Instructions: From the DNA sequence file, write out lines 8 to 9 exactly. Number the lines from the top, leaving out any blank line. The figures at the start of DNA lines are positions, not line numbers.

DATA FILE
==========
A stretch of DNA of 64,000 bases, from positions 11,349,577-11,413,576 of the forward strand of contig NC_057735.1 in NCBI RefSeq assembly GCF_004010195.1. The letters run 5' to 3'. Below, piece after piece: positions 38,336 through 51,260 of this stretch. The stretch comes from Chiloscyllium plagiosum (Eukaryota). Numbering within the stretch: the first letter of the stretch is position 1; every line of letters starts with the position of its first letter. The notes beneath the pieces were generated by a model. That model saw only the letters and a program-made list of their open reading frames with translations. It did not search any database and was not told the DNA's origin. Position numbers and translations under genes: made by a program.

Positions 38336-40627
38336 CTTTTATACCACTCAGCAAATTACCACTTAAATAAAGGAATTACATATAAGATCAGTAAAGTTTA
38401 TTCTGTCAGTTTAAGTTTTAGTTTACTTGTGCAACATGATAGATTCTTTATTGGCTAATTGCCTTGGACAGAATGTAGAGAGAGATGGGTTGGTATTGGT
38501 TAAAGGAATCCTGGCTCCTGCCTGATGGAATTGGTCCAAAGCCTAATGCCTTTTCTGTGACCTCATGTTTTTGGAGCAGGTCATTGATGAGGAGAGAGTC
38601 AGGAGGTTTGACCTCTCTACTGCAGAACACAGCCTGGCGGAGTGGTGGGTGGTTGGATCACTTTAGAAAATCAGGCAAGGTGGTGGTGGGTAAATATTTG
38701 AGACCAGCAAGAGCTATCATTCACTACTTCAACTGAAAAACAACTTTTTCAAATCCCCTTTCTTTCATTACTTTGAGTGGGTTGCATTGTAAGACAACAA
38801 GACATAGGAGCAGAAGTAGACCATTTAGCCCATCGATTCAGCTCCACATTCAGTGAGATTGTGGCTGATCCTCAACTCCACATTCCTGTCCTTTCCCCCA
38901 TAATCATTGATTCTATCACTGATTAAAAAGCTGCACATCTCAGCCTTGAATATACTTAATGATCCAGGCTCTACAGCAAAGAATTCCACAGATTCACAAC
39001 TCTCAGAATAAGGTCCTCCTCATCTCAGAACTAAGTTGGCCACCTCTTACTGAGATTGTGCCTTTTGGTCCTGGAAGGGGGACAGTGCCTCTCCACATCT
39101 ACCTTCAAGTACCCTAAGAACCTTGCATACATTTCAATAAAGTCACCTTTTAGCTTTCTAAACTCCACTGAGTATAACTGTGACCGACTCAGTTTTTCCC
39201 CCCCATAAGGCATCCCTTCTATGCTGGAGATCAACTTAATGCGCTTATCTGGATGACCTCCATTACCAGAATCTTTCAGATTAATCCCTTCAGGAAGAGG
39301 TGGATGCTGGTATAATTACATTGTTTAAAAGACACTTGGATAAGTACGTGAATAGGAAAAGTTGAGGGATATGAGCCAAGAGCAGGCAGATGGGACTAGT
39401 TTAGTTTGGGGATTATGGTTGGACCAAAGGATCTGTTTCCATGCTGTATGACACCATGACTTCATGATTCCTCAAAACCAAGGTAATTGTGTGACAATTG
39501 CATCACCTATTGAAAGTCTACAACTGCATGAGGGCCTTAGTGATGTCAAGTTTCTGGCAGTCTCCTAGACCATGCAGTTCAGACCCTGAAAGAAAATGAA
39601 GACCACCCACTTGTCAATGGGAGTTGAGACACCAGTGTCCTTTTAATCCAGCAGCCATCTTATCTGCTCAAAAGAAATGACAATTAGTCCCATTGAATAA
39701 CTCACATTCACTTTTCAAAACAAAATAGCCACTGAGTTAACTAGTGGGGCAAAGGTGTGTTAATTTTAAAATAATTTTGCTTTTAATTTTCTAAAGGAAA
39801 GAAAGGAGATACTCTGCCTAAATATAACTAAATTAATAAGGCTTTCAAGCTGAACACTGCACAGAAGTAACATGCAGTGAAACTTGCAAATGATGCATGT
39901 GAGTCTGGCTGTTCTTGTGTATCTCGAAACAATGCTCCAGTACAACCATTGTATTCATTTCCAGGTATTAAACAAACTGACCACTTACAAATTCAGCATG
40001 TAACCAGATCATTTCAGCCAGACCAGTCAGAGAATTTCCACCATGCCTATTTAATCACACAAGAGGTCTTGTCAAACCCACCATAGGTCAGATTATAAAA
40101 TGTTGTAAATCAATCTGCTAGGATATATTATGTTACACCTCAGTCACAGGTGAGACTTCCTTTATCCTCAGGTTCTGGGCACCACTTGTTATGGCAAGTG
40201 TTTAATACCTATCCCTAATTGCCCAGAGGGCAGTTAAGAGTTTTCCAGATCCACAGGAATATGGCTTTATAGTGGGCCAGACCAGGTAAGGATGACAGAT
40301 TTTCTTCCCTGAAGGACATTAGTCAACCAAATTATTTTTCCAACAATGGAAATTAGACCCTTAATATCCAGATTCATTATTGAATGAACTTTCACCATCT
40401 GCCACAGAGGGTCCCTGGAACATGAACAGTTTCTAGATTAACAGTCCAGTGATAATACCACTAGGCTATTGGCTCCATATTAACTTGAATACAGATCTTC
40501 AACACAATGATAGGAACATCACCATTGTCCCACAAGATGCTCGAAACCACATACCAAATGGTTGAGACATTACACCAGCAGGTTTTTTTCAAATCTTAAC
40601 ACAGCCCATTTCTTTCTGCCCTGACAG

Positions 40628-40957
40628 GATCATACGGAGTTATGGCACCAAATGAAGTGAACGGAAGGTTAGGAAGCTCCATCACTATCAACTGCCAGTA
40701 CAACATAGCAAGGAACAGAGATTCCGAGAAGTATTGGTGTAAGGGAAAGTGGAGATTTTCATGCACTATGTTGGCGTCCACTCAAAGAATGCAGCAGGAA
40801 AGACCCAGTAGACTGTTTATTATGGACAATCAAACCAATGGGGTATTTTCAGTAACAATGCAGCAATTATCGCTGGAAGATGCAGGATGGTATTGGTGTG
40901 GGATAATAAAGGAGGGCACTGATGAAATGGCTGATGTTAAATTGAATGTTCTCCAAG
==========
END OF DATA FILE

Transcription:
38801 GACATAGGAGCAGAAGTAGACCATTTAGCCCATCGATTCAGCTCCACATTCAGTGAGATTGTGGCTGATCCTCAACTCCACATTCCTGTCCTTTCCCCCA
38901 TAATCATTGATTCTATCACTGATTAAAAAGCTGCACATCTCAGCCTTGAATATACTTAATGATCCAGGCTCTACAGCAAAGAATTCCACAGATTCACAAC